As someone who has devoted much of her academic life to the work of Mary Shelley, the relationship between Frankenstein and Halloween has always interested me. In the 21st century, it is hard to think about Halloween without thinking about some of the iconic characters associated with the holiday: the Mummy, Dracula, and, of course, Frankenstein’s monster.
I’m pleased to announce a new initiative sponsored by the Keats-Shelley Association of America and the Byron Society of America: ROMANTIC BICENTENNIALS! This project offers scholars, readers, and the general public the opportunity to get involved and to receive updates about annual symposia, related conferences, networked events, and other media celebrating 200 years of Romanticism.
The project’s main website (still under construction) is located here: http://dev-romantic-bicentenials.pantheon.io/. On the website, read about each day’s events 200 years ago, and stay informed about current scholarly events celebrating bicentennial anniversaries throughout 2016 to 2024 (Geneva to Missolonghi). There will be one major sponsored conference each year: this year, it’ll be on May 21st, at the New York Public Library, celebrating the Genevan Summer of 1816.
Reach out if you would like to get involved — we’re looking for people to live-tweet events with our hashtag #Romantics200! We are also looking for scholars to participate in the annual symposia, as well as to attend the networked events throughout the year. To stay in touch, connect with us through our Facebook page: https://www.facebook.com/romanticbicentennials/. (A twitter handle is coming soon). And write to me if you have questions!
Welcome back, readers! As Managing Editor, I am excited to say that we have an all-star lineup of new bloggers, roundtables, and conferences to share with you this Fall. (For the identities of these mysterious new bloggers, who represent a wide selection of American and Canadian universities, take a look at Our Writers).
In the midst of getting organized for the new semester of NGSC blogging, though, I’m also preparing to give a presentation for my friend Katie Gemmill’s undergraduate seminar at Columbia, which she has brilliantly titled “Miss Behaviour: Transgressive Women in 18th-Century British Fiction.” In response to the assigned primary-source texts on dress, disguise, and gender, I will be providing some historical background for female cross-dressing during this period. Since I think blog readers are just as likely as students to be intrigued by the topic, I’ll introduce to you now some fascinating (and, most importantly, * real *) cases of female cross-dressing and concealed identity — especially in the context of same-sex relationships — in the eighteenth and nineteenth centuries. Continue reading Female Cross-Dressers in 18th-Century and Romantic England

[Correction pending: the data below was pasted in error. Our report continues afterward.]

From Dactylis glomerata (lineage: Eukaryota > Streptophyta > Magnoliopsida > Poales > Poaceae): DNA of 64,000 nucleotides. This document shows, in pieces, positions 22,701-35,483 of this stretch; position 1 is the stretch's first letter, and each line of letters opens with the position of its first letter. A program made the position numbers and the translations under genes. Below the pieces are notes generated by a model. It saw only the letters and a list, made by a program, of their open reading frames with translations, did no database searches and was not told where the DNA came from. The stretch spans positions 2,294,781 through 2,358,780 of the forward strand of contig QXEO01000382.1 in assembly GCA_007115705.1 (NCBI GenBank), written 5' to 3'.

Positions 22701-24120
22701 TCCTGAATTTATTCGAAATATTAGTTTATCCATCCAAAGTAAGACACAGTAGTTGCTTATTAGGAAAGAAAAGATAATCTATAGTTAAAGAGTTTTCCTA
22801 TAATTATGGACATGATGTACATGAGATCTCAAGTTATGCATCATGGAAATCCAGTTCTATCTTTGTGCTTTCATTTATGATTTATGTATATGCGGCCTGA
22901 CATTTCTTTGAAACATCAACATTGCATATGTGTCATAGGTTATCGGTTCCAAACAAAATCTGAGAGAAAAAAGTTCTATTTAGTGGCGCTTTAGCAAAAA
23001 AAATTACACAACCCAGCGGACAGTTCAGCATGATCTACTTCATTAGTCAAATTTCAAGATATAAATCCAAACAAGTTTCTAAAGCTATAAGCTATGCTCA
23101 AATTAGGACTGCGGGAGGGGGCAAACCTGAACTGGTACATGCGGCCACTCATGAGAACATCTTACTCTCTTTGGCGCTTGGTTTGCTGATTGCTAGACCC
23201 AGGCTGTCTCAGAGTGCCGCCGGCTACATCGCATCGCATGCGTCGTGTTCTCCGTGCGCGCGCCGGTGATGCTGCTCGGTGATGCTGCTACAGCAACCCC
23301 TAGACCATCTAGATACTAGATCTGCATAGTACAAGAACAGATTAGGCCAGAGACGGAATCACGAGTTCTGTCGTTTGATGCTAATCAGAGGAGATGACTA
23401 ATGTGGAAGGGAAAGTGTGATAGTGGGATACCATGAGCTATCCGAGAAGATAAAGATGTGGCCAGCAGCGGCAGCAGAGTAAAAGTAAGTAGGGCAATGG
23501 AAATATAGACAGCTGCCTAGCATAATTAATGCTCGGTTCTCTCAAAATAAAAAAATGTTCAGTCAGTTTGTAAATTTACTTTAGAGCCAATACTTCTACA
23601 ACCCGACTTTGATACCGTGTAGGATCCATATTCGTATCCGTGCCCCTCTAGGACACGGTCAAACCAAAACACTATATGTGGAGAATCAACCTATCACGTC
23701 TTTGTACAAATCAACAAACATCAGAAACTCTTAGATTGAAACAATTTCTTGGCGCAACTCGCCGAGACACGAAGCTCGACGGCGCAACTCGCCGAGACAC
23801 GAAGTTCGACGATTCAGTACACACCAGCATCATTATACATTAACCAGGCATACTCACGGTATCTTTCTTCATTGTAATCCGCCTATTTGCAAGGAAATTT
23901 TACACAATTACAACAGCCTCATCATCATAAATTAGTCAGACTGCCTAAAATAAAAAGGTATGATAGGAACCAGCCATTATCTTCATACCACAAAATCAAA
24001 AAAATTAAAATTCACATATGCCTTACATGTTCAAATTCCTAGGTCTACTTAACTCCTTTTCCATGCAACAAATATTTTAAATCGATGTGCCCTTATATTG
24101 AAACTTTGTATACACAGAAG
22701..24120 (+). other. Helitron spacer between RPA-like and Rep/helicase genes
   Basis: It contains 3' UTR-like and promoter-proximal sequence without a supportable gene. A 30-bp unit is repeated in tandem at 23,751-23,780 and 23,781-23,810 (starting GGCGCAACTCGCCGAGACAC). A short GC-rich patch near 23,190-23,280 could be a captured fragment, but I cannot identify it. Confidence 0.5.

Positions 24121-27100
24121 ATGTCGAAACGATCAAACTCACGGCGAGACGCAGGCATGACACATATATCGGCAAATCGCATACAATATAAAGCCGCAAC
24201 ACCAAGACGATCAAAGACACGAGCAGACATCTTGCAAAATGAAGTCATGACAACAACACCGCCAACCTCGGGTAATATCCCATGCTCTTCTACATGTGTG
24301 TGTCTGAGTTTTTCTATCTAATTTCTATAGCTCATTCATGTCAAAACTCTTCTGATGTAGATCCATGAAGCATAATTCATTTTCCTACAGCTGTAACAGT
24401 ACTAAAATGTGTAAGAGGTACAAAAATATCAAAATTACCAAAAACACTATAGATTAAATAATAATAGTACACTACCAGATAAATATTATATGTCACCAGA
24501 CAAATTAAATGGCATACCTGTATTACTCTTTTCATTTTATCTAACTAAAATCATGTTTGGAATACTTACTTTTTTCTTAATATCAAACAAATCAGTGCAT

Like Arden, I, too, have been burning with curiosity about the recent critical reactions to several Frankenstein adaptations. But rather than valiantly sacrifice my time to the gods of Hollywood mediocrity as she so nobly does in her last post, I managed to escape the sub-par recreation of I, Frankenstein and instead turned my intrigue towards a much more mainstream and accepted performance: Danny Boyle’s 2011 National Theatre stage production of Frankenstein, featuring the incomparable Jonny Lee Miller and Benedict Cumberbatch. Continue reading More Frankenstein(s): Cumberbatch, Miller, and the National Theatre
This unapologetic lead balloon of a film has created controversy among Romanticists. What gives? I sacrificed myself to find out.
For the last number of months, I’ve been surprised by how often I, Frankenstein has reared its malformed CGI head in discussions about Romanticism. The film, which came out in January 2014 and has a 3% approval rating among critics, seems oddly difficult to dismiss. The film’s “near viral” negative response has resulted in a curious sort of academic Whack-a-Mole, as dismayed scholars continually reject any influence of anything “like this” on their work and teaching. But like any supernatural villain, I, Frankenstein always comes back — and so, it is lamented, the film is bound to make an eventual appearance on some ill-fated undergraduate syllabus. Continue reading I Watch I, Frankenstein